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[en] Purpose: To evaluate the efficacy of a new rotational thrombectomy device, and the procedure-related risk of particle embolization.Methods: The experiments were performed in transparent silicone tubes. The conditions of flow were as close as possible to physiological parameters. Distal embolization was detected by a mesh of nylon filters.Results: The Straub Rotarex catheter was able to remove all clots. The mean number of migrating particles larger than 1000 μm was 0.17 (± 0.38), the mean number of 400-1000 μm migrating particles was 1.08 (± 1.04). The mean intervention time was 67 (± 37) sec. The mean volume of collected liquid was 96.6 (± 24.7) ml.Conclusion: The in vitro results suggest that the Straub Rotarex catheter is able to remove large volumes of thrombus with a limited risk of embolization. The main limitation of our model is the absence of adhesion of the clot to the tube
[en] A port-catheter system was implanted via femoral artery access for hepatic artery chemotherapy infusion. Implantation was attempted in 90 patients and was successful in 88. Blood flow redistribution was performed using embolization coils. In the first ten patients a soft heparin-coated infusion catheter was used. For the following 78 patients we used a stiffer catheter coated with fluorine-acryl-styrene-urethane-silicone (FASUS) copolymer. The catheter was connected to a port implanted subcutaneously below the level of the inguinal ligament. Complications during the procedure and after placement were observed in 7 of 90 patients and 24 of 88 patients, respectively. These included catheter obstruction (11%), dislocation of the catheter tip (10%), drug toxicity (5.7%), and catheter infection (3.4%). In 6 of 10 patients with catheter obstruction, recanalization of the port system was achieved. In 7 of 9 patients with dislocation of the indwelling catheter tip, replacement of the port system was successful. Our complications appear to be comparable with those encountered with the subclavian/brachial approach when the new catheter coating is used. Notable is the avoidance of cerebral infarcts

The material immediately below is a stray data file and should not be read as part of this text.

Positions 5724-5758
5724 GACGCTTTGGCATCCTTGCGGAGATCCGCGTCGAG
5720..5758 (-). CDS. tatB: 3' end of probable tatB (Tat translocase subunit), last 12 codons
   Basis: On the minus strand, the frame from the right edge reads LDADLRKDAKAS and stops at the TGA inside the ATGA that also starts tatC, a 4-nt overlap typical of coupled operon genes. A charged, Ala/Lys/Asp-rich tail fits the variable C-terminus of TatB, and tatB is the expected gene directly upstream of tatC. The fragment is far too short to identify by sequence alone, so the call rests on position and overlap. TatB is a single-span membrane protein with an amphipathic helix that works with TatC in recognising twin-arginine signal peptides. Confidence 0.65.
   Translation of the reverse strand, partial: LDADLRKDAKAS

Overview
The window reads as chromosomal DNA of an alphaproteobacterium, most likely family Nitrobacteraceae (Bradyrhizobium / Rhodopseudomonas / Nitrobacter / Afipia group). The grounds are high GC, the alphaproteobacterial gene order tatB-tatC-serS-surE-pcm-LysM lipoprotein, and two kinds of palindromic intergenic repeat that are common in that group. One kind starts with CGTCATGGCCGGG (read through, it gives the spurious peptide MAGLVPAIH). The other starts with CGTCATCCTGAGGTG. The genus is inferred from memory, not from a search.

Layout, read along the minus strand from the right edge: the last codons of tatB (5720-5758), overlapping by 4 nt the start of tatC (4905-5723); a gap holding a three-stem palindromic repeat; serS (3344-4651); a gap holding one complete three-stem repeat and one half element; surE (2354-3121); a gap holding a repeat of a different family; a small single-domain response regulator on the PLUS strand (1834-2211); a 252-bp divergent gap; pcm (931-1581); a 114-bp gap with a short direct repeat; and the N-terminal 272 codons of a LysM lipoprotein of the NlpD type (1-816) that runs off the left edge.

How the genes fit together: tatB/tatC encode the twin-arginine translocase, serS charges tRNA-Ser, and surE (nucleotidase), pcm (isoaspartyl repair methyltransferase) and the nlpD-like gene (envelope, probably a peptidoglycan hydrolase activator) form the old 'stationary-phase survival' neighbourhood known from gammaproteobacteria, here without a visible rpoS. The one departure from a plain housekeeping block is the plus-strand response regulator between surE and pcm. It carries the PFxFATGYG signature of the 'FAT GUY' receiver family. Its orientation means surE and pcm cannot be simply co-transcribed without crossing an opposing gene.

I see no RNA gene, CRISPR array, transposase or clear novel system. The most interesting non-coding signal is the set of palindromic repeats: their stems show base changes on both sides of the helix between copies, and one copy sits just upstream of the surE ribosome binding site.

[en] The 2013 ISI journal rankings are out and it is my pleasure to inform our readership that CVIR ranks 43/120 (2012: 46/118) journals in the field of radiology. The 2013 impact factor further improved to 2.138 (2012: 2.093). This means that Cardiovascular and Interventional Radiology again continues to be the highest ranked journal dedicated to the field of interventional radiology in 2013.This is mainly due to the great support we achieve by you as authors and readers of CVIR, your dedication to the profession, and your loyalty both to the journal and to CIRSE. For all of this, we owe you our thanks and respect.